Professor of Industrial Strategy, Deputy Director Centre for Governance, Regulation and Industrial Strategy (CGR&IS), University of Bath
Lecturer in Energy Economics, University of East Anglia
Emeritus Professor of Economic Regulation, Norwich Business School, University of East Anglia
Professor of Social Policy, Loughborough University
Senior Lecturer in Banking And Financial Markets, Sheffield Hallam University
Professor of Energy Policy and Director of the Institute of Sustainable Resources, UCL
Senior Lecturer in Economics and Personal Finance, The Open University
Associate Professor, Institute for Design, Economic Acceleration & Sustainability (IDEAS), Birmingham City University
Phil Tomlinson currently receives funding from the Engineering and Physical Sciences Research Council (EPSRC) for the Made Smarter Innovation: Centre for People-Led Digitalisation.
Andrew Burlinson currently receives funding from UKERC and previously received relevant funding from EPSRC.
Donald Hirsch is af member of the Labour Party
The main research programme Jim Watson is involved in is funded by FCDO (Foreign Commonwealth and Development Office). This is the Climate Compatible Growth programme, where he is Research Director. He has previously received funding from UKRI for a number of research projects and programmes.
Jonquil Lowe is affiliated with the Women's Budget Group.
Catherine Waddams, Jean-Philippe Serbera, and Steven McCabe do not work for, consult, own shares in or receive funding from any company or organisation that would benefit from this article, and have disclosed no relevant affiliations beyond their academic appointment.
The Open University and University College London provide funding as founding partners of The Conversation UK.
Birmingham City University, Sheffield Hallam University, University of Bath, University of East Anglia, and Loughborough University provide funding as members of The Conversation UK.
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UK chancellor Kwasi Kwarteng has just launched the biggest package of tax cuts in half a century. This will involve around £45bn of reductions for people and businesses by 2027 – 50% more than anticipated before the mini-budget announcement.
Amid the worst cost of living crisis in a generation, Liz Truss’s government wants to boost growth and usher in “a new era” for Britain. It is targeting a 2.5% annual growth rate via a three-pronged approach of reforming the supply side of the economy, taking a “responsible approach” to public finances and cutting taxes.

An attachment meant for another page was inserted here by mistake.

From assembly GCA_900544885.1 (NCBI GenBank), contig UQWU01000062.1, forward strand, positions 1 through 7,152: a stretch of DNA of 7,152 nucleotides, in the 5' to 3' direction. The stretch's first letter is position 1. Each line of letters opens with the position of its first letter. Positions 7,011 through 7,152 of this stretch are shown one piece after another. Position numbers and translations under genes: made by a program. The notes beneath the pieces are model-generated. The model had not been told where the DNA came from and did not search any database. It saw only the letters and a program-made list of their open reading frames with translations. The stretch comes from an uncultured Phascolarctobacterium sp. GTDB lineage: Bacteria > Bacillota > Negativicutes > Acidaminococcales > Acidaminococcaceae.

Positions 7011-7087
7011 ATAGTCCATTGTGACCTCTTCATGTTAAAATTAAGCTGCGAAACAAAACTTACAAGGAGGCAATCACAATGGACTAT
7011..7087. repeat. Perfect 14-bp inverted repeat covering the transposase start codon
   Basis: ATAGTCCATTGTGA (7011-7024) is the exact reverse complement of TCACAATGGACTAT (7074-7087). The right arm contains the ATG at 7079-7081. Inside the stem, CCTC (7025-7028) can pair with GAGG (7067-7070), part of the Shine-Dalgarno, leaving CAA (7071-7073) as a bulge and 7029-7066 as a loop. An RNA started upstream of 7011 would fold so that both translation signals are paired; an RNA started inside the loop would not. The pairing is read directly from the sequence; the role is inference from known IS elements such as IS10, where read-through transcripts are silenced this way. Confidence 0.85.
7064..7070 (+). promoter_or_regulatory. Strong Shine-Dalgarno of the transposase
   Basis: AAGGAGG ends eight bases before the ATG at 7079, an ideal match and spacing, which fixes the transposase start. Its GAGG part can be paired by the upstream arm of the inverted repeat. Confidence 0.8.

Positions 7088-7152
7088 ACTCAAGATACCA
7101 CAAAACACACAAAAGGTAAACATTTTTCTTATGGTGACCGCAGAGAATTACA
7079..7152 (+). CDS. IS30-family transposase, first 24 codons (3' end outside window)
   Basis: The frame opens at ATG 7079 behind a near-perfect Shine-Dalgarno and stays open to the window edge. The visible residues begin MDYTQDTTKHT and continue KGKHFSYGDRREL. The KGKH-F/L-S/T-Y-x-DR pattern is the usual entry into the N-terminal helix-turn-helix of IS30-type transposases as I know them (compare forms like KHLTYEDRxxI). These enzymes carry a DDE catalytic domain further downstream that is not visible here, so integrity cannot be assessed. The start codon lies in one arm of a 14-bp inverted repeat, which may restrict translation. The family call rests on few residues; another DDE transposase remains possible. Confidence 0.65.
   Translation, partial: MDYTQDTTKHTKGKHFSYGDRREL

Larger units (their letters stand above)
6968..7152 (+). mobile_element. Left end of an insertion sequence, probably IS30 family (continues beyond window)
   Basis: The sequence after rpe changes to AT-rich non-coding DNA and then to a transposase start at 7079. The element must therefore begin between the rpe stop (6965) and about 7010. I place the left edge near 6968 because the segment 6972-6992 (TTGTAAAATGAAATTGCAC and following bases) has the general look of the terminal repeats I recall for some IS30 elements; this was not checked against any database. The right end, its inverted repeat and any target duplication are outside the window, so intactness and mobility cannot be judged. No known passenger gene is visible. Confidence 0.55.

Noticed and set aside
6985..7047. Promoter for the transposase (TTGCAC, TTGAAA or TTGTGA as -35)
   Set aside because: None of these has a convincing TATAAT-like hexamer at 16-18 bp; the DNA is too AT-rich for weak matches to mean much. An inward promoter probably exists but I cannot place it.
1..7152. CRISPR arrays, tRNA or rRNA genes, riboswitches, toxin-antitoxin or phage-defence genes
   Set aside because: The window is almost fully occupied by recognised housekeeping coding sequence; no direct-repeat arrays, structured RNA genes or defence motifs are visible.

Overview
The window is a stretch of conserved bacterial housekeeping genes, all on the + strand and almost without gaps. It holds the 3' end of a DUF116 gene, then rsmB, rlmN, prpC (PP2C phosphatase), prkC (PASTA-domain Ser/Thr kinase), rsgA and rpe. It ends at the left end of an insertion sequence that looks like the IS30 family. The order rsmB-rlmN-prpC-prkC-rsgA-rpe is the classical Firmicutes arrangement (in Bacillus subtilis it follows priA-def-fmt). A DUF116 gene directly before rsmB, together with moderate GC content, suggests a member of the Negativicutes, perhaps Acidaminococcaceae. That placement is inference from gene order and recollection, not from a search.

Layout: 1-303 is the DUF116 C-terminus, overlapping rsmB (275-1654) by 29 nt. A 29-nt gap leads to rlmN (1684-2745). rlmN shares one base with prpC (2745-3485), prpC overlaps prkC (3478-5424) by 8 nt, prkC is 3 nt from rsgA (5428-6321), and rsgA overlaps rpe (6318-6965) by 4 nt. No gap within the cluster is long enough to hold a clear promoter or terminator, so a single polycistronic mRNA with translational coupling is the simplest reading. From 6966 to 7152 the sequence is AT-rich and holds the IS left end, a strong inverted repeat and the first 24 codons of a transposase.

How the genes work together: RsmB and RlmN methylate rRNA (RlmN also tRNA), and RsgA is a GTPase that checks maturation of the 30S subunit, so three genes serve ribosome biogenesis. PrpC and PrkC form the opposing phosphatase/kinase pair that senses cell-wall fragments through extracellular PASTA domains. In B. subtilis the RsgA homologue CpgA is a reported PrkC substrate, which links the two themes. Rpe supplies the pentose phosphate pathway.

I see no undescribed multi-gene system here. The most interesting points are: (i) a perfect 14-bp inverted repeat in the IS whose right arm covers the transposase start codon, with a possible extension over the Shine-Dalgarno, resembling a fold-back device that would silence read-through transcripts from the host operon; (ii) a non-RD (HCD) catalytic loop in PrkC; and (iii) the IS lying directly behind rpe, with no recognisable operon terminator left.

The tax cut element was trailed heavily during the recent Tory leadership contest, but now that we have some firm details, our expert panel offers their views on Kwarteng’s plan.
Phil Tomlinson, Professor of Industrial Strategy, Deputy Director Centre for Governance, Regulation and Industrial Strategy, University of Bath
The UK economy is stagnant. Prices continue to rise, while consumer and business confidence plummets. In response, the UK chancellor Kwasi Kwarteng has presented a mini-budget which he says will “go for growth”.
The headline tax and stamp duty cuts, alongside recent energy price caps, are aimed at easing household and business finances. Then there are plans for regional investment zones designed to offer tax incentives and fewer regulations.
All of this is being funded by huge levels of public borrowing in the hope of boosting consumer spending, stimulating enterprise and staving off recession. The government is gambling on economic growth to pay off its enormous debts.
And it’s quite a gamble. The stamp duty cut for example, will only fuel an already inflated housing market. And “enterprise zones” do not guarantee new investment.
In fact, this mini budget is worryingly reminiscent of another Conservative gamble from 50 years ago. In 1972, the then chancellor Anthony Barber, announced massive tax cuts and higher public borrowing in a “dash for growth” at a time of high inflation and rising unemployment.